Historically, we fixate on the first hundred days of a new president’s administration. This election will demonstrate the special importance of the time period that precedes those first 100 days. Both parties will move at unprecedented speed to set their future course, place their personnel, and activate ground games to advance their agendas. There’s even a chance that if Congress flips, President Obama will be in a position to accomplish some final goals before he leaves office. By Inauguration Day, the playbook will have already been set.

For the new or returning House and Senate majorities, there will be a certain shakeup in committee leadership, making policy issues even more consequential. The Senate is currently comprised of 54 Republicans, 46 Democrats, meaning five seats are need to flip control and at present anywhere from six to eight Senate races are viewed as competitive. The House is made up of 246 Republicans, 187 Democrats with 30 seats needed to change control. There are more than 30 competitive House races, about half of which are toss-ups. In an unpredictable election year, anything is possible. And, the size of the new majority will directly impact the prospects of the next president’s policy agenda.

Among the policy priorities for 2017 that will likely see action are tax reform, Medicare, the Affordable Care Act, banking reform, foreign trade, wages and jobs, and funding for transportation infrastructure. Each one brings opportunities and consequences for every corporation, institution and organization. Exercising your right to vote on November 8th is just plain commonsense. Before you cast a vote, think about what a vote for Donald Trump means for the future of democracy and the principles on which this great county has been built. Yesterday, President Barack Obama exacted his latest rebuke of Donald Trump’s behavior and once again questioned whether or not he truly understands the kind of temperament that is necessary as president.

“You start whining before the game’s even over?” President Obama said. “You don’t have what it takes to be in this job because there are a lot of times when things don’t go our way, or my way… I’d invite Mr. Trump to stop whining and go try to make his case to get votes.”

As Mr. Trump prepares – or does not prepare – for tonight’s debate, I have one piece of advice to offer: it’s time to get serious about this election and understand that the behavior exhibited in The Apprentice Board Room is not fit for the Oval Office.

2015-2016 Massachusetts Legislative Recap and Look Ahead

July 31st marked the informal end of the 2015-2016 legislative session, and lawmakers rushed to churn out veto overrides and landmark legislation before heading out for summer vacation and reelection campaigns in the lead up to November. In a final session that ran into the early morning hours of Monday, August 1st, Massachusetts legislators were able to compromise on major bills dealing with the ride-for-hire industry, economic development, and energy, but were unable to pass anything dealing with non-competition agreement reform.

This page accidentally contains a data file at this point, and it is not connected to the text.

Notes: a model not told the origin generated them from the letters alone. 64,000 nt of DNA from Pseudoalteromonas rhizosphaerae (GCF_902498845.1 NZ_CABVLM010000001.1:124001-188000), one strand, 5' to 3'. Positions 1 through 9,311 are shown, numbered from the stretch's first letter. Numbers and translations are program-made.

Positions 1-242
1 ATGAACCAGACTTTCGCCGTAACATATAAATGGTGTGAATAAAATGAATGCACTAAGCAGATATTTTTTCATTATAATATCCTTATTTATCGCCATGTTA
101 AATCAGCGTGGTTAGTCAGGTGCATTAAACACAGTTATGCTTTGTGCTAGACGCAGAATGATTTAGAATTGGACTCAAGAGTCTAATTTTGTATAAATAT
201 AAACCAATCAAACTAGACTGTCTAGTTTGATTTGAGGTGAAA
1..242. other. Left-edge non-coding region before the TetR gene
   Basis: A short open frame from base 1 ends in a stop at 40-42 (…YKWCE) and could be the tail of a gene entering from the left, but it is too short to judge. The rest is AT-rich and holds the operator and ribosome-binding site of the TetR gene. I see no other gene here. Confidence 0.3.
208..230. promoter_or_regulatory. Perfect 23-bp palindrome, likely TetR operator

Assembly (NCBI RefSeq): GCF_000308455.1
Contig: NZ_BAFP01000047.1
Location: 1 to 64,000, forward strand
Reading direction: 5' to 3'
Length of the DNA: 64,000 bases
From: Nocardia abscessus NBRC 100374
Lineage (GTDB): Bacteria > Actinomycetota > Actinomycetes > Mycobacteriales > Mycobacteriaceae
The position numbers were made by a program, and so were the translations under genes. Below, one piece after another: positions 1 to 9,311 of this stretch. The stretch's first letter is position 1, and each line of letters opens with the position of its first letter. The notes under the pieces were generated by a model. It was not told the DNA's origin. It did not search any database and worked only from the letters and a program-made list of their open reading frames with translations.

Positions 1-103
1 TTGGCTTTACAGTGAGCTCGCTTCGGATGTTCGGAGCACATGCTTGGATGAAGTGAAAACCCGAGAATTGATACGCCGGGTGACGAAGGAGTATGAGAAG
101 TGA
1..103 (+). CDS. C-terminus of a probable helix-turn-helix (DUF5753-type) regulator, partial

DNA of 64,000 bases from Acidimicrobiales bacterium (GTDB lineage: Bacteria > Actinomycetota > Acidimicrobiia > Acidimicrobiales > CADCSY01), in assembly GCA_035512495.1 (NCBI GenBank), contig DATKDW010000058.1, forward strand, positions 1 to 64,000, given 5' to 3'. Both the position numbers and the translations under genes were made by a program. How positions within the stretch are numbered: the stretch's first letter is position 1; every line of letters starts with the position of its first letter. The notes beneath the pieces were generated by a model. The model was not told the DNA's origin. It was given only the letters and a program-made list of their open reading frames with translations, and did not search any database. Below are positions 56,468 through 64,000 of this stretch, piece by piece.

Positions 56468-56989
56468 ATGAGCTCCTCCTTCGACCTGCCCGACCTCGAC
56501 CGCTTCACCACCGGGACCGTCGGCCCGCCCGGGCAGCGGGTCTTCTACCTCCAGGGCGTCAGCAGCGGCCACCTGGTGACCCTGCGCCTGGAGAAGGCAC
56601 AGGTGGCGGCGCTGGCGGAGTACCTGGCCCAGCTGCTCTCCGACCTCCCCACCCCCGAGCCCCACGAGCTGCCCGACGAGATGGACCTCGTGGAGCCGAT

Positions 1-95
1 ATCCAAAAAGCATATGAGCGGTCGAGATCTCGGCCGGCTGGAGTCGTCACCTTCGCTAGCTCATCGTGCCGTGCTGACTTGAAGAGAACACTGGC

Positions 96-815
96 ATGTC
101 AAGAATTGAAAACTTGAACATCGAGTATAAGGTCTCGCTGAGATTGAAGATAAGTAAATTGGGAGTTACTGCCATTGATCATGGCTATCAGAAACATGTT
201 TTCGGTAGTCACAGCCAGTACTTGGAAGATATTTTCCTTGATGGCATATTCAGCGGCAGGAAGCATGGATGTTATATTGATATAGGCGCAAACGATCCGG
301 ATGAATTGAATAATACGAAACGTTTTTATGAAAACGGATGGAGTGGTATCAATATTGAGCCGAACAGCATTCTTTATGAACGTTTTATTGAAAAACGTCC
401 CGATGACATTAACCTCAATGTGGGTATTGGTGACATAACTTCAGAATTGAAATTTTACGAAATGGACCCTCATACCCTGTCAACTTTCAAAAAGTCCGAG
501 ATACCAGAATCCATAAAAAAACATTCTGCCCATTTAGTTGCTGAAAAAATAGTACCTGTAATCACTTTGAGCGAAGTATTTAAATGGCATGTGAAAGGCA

Ride-for-Hire Regulation – The House and Senate were able to agree to a compromise bill regulating ride-for-hire services like Uber and Lyft. The bill requires a two-tiered background check system for drivers, but stops short of requiring fingerprinting, a provision strongly supported by the Commonwealth’s taxi drivers. The bill creates a path for the transportation network companies (TNC) to begin picking up at Logan Airport and the Boston Convention Center, which had not been allowed up to that point, and includes a 20-cent ride surcharge to benefit local infrastructure as well as state programs.

Renewable Energy – Just under the wire, the Legislature was able to pass a compromise energy bill that would require the state to purchase significantly more energy from renewable sources, especially offshore wind producers.  Advocates and industry representatives had a more ambitious agenda than was reflected in the eventual law, so expect this to remain an issue next session.

Economic Development – The $1 billion economic development bill passed in the waning hours of the session, and included funding for a wide array of projects such as improvements in infrastructure, investment in workforce development and low-income housing. The compromise bill, however, omitted several provisions that were included in original versions of the bill. Among those were a proposed tax on Airbnb and other home rental services, an expansion of the state’s Earned Income Tax Credit (EITC) as well as language that would authorize the Massachusetts Lottery to expand mobile gaming.

No Deal on Non-Compete Agreements – Although the House and Senate both passed their own versions of legislation that would govern the use and applicability of non-competition agreements, the two bodies were unable to come to a final compromise in the closing hours of the session. Ultimately, it was the issue of so-called “garden leave,” which would require employers to pay former workers not to work, that prevented a final agreement. This perennial issue will surely come up again next session.